"Self-Portrait in the Body of a Whale," Frances Justine Post
We come upon the body of a whale, a fresh beaching.
It smells like a thousand fishes.
I crawl in on the carpet of its tongue, seeking the injury out.
Outside, you cough and look away as I squint
through the eye at you. I dig into the room
its ribs make and squat in the warm gloom. The heart,
a chandelier, hangs down, ringed with veins. Here and there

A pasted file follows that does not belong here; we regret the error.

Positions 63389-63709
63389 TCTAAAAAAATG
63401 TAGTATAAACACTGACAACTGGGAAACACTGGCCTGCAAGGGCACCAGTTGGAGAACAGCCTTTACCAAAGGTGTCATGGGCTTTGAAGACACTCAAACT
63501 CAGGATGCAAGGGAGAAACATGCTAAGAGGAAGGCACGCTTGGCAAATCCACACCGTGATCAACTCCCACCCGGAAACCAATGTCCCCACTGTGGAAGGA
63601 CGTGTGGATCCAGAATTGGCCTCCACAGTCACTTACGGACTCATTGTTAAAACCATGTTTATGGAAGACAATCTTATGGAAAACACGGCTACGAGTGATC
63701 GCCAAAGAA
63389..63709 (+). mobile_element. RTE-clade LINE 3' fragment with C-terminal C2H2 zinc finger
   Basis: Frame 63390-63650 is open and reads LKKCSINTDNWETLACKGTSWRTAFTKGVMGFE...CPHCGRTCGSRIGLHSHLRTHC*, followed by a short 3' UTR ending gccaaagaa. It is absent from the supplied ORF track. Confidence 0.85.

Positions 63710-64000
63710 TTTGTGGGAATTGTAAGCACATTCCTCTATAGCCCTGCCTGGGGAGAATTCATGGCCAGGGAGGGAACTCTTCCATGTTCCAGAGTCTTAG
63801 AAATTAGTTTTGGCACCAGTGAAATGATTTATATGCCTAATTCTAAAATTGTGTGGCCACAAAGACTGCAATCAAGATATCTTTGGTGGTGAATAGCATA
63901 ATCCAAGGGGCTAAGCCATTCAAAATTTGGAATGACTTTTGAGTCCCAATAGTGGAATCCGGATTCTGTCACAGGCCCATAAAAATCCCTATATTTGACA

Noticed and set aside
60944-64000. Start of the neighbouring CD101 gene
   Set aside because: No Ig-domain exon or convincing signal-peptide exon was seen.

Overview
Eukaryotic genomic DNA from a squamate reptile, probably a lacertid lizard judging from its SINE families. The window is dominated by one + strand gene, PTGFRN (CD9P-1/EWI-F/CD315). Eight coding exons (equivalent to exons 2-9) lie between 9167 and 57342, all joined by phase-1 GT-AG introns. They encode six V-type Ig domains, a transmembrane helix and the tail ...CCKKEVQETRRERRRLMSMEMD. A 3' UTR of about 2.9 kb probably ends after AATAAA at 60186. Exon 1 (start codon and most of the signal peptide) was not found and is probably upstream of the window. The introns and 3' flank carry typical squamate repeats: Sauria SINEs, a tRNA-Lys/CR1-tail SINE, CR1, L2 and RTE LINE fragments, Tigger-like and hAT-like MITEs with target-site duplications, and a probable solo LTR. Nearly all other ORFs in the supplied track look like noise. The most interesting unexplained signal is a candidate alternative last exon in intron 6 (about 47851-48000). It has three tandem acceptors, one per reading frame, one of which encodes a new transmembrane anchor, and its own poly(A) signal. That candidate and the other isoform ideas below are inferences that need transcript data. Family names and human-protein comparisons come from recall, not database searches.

the skin, thinned by hermit crabs, lets in the light
like a stained glass window with blood red panes.
I lie down on the bed of its liver as the tide fills the body,
each wave, higher. You give the whale a kick
I almost didn’t feel and gesture towards the dunes,
backing away, disappearing. Is this who you really are?
This is where I live now like a barnacle,
stern and grumpy. If you try to move me, I will cut you.